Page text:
Friday, September 04, 2015

Should Vince Cable have been chief secretary to the Treasury?

Vince Cable has sprung back into life these past few days.

He has a website to promote his new book After the Storm and its associated speaking tour.

And he has written an article with Labour's Chuka Umunna for the Independent: The deafening silence on the Government's industrial strategy is ominous.

For many years Vince has been the Liberal Democrats' preeminent voice on economics, yet you have to ask if we made the best use of his talents in government.

One of the party's weaknesses in government was that we never developed a distinctive Lib Dem position on the economy.

Danny Alexander was catapulted into the Treasury following the rapid resignation of David Laws. Because he had no particular knowledge of economics he was at first able to do little more than mouth slogans about "clearing up the mess left by Labour".

Later he became quite an assured performer, but by then it would have been too late even if he did have something interesting to say.

David Laws could have been that distinctive voice - his first Commons appearance at the dispatch box was immensely impressive. But given that his contribution to the Orange Box called for the National Health Service to be replaced by a private insurance system, how far his views on the economy differed from those of the Osbornite orthodoxy is open to question.

So should Vince Cable have been chief secretary to the Treasury?

Someone of Vince's seniority having his own department to run seemed fitting when the Coalition cabinet was appointed, and it was understandable that the reshuffle following David Laws' resignation was made as limited as possible.

But there is an important message here.

If we Liberal Democrats ever find ourselves in power again then our most powerful voice on economics, if he or she is not the party leader, must be in the Treasury.
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Later. There is an enlightening interview with Vince Cable in the Guardian.


Tim Roll-Pickering said...

Having Cable as Chief Secretary to the Treasury (the FST is the number 3 in the department, outside the Cabinet) might well have made things worse for the Coalition, the Lib Dems and Cable.

It's my recollection that it was reported at the time that Cable refused point blank to be Osborne's deputy (and would never have been Chancellor, having the top government department held by the junior coalition party would have made it almost impossible to sell) and so took a semi-detached position instead. (Which created other problems but they were todo with tuition fees and Cable personally.)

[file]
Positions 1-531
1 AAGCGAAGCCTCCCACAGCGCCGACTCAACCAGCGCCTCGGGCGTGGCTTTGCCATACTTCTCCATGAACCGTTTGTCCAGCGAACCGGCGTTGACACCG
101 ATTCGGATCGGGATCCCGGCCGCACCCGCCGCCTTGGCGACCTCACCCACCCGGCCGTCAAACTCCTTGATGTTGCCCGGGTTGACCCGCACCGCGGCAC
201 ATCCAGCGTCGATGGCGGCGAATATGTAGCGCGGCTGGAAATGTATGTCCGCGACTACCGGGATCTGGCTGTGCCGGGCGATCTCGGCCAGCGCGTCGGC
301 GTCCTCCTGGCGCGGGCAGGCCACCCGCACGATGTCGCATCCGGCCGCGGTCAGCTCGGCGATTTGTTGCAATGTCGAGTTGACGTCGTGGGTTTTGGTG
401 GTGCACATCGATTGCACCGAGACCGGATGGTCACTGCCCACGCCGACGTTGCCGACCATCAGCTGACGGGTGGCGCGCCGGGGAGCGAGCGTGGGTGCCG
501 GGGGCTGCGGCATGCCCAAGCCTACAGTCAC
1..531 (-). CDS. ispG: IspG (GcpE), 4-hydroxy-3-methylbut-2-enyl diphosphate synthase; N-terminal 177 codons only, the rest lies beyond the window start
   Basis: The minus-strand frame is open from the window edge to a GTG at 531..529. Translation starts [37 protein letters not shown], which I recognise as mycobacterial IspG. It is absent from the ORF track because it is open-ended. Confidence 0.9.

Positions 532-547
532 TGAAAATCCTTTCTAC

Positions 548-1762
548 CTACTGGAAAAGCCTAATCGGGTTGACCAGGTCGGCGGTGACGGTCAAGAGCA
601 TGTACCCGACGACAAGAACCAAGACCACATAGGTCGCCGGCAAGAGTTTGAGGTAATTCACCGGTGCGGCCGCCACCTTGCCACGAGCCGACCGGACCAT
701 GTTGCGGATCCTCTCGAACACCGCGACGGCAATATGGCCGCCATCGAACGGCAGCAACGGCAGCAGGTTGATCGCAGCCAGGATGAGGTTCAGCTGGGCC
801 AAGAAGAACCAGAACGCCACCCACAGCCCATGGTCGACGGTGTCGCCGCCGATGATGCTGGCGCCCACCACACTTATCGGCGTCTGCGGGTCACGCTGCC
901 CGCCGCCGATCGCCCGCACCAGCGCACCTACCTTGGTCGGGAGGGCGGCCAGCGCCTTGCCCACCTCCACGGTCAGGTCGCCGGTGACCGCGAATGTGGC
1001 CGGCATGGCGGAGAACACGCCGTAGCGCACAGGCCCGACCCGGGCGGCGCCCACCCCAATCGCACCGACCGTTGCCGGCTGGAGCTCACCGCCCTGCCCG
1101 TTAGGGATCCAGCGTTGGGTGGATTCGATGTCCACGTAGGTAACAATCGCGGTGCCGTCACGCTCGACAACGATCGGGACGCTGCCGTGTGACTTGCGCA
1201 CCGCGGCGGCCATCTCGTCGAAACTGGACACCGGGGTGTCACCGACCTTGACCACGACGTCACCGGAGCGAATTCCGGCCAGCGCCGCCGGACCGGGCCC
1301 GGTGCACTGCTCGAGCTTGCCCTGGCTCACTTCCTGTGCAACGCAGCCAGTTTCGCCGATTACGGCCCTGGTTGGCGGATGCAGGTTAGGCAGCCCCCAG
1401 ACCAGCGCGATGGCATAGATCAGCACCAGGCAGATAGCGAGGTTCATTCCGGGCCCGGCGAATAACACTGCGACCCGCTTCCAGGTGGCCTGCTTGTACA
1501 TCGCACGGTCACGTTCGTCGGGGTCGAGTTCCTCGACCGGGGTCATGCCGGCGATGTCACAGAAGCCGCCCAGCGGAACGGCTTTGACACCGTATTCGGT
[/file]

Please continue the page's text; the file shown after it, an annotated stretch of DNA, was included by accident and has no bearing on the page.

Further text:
Ultimately in a coalition formed to tackle the economic crisis and public spending, the Treasury has to function as a coalition within and a united department outwith. A government can't really have two economic policies in such circumstances (by the time of the yellow box incident things had eased but it still looked like a party trying to be half in, half out of government).

In my opinion the real failure of the Lib Dem in this area was in taking the posts for areas it's heavily associated with - constitutional change, environmentalism, the Celtic Fringe, students. Would it have been too bold if Nick Clegg had been Health Secretary? That would have given him an important job the public are concerned about and the NHS the most senior voice in government.

(It also might have made constitutional change a less tense area. At times a lot of Conservatives felt Clegg just wanted to be "the Great Reformer" and was pushing ill-thought through proposals to satisfy his activists. A less high profile, more consensual building approach might have yielded more results.)

Caron Lindsay said...

I would always feel happier with Vince than Danny in charge of economic policy, but let's remember that Danny did have some grasp of what the economy was all about - he had a degree in the subject.

Jonathan Calder said...

Let's remember that Danny's degree was in Philosophy, Politics and Economics.